California is in the grips of a very bad drought? How bad? This bad:
The current drought in California is not only the worst in modern history, but is among the worst in half a millennium. We know this by studying the growth rings of long-lived trees like the Giant Sequoias in the Sierra Nevada, and the Bristlecone pines in the White Mountains of eastern California. In fact, the state has weathered six very dry years since 2007, this year being by far the lowest.
It’s actually worse than the press is letting on. In response to the drought, many areas are drilling down to aquifers and draining them. These are not an easily replenished resource; in fact, the changes that occur after an aquifer is drained may prevent it from ever being filled again. The problem has been exacerbated by California over-allocating water rights by a factor of five and forcing water to be sold at below-market rates.
(And for God’s sake, what’s the heck, California?! It’s the year 2014. Do people still not realize what happens when you force things to be priced below market value?)
Much of the debate going on is about global warming. That’s a useless conversation to have right now. First of all, while there are some indications that global warming may make droughts more likely, it’s impossible to tie any particular event to global warming. This area had an even more severe drought five hundred years ago without any SUVs. Second, blaming global warming does not solve the immediate problem. And third, even if we embarked on a massive campaign to stop global warming today, it would take decades for the effects to be felt. Whatever the cause, this is happening and it needs to be dealt with. And moreover, if we are going to have a drier world, we need to come up with strategies that can be used for future droughts.
Fortunately, there is precedent:
Australia has already pioneered many policies could help. Supplying free and below-cost water encourages users to drain rivers, leaving fish and riparian species high and dry. So the first step is to decide how much water based on the best available science should be allocated to environmental flows. Obviously this process will be politically fraught, but after water rights are allocated they can be purchased to further enhance environmental flows. In Australia, the government has spent $2 billion to purchase private water rights to increase river flows. Currently in California, about 50 percent of freshwater flows are reserved for the environment, although that varies greatly by river basin.
In Australia, water rights were historically tied to specific pieces of land. The reform severed these ties and divided rights into water access entitlements and water allocations. For example, if there is a moderate drought, state agencies might set water allocations to 80 percent of each water entitlement. A person owning 10 acre-feet of water would be able to use eight acre-feet of water that year. Owners can sell their entitlement or their annual allocations. If an irrigator who is allocated 8 acre-feet adopts methods that cut his water use to 6 acre-feet, he can then sell the extra 2 acre-feet for whatever price the market will bear.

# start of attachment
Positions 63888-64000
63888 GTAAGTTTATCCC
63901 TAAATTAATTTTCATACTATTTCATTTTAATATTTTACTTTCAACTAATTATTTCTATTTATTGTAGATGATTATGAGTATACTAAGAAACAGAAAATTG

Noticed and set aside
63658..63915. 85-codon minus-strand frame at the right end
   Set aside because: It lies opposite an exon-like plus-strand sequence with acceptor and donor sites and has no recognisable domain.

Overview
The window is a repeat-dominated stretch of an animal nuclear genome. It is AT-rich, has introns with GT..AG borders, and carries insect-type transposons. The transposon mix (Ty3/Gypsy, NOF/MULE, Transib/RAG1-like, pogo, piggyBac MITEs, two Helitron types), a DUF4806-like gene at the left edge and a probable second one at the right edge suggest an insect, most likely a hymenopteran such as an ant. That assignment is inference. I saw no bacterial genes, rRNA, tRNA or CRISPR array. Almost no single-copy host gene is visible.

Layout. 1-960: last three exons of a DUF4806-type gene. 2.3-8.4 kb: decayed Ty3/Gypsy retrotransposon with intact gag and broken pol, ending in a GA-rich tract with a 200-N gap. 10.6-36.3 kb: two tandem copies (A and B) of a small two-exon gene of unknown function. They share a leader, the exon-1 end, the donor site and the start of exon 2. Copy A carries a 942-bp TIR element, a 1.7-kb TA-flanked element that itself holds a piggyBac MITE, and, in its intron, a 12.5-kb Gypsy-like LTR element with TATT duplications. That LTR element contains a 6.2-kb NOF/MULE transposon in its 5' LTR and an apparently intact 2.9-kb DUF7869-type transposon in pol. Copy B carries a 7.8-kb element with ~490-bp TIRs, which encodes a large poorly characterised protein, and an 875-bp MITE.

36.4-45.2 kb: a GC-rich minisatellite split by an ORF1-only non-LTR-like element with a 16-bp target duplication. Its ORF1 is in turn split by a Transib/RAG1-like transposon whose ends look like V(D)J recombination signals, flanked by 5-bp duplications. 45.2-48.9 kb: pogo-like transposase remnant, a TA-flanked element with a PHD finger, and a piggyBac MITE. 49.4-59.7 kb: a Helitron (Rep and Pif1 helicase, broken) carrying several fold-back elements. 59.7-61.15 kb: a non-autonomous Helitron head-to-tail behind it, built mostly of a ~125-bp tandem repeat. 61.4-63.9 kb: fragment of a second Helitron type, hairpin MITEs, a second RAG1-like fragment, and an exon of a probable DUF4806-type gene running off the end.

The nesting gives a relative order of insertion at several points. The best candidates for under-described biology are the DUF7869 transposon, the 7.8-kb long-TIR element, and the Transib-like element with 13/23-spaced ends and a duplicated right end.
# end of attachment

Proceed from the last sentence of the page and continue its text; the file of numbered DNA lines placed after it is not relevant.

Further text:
This policy guided southeastern Australia through the recent millennium drought. It did so while keeping the vineyards and orchards that needed lots of water intact. At the peak of the drought, water right were very expensive. But now that the drought has ended, they are back to being cheap.
What he’s talking about is essentially cap-and-trade. Cap-and-trade is a little tricky. It’s an idea that arose in conservative think tanks in the 80’s and worked spectacularly to reduce sulphur dioxide emissions and acid rain. But sulphur dioxide was a small market and it was comparatively easy to find way to reduce the emissions of something that wasn’t essential. Cap-and-trade with more abundant substance — carbon dioxide or water — is much more fraught with problems. I have opposed cap and trade for greenhouse gases, for example, because it became obvious that putting cap-and-trade on something so universal would create a huge cesspool of political influence and corruption (and probably not work anyway).
But trading water rights worked very well in Australia. It worked because water is something people consume rather than emit. And so simply providing a market encourages people to cut their consumption the best way they can.
California is slowly moving in that direction. They are also trying other idiotic policies involving micromanagement and dumb politics. But allowing markets in water should be a no brainer. This is Econ 101. Prices are not something that appear by magic or are set by the Illuminati. Prices are information. When the price of something is high that tells you it is scarce and you need to conserve it. Let water prices reflect the realities of California’s situation and you’ll find that people find ways to consume less of it.
This will require some changes at the local level. Many areas in California and other western states have codes that require green lawns despite being in naturally dry areas. But the pressure to change those policies will be much higher when water costs what it costs rather than what state agencies think it should cost.
To be fair, markets won’t solve everything. The dangerous draining of aquifers does require government intervention. Aquifers are a public resource and you can’t create an environment where drilling and draining aquifers is a sound business plan. I suspect the best plan may be something like what we’ve seen used to replenish dangerously depleted fish stocks: the sale of aquifer “shares” that cap the amount that can be drained and encourage better management.
Whatever the solution, California’s water shortage and water crisis have been made by decades of idiot policies. Refining those policies or adding even more idiocy to them is not the solution. Turning to markets might be part of one.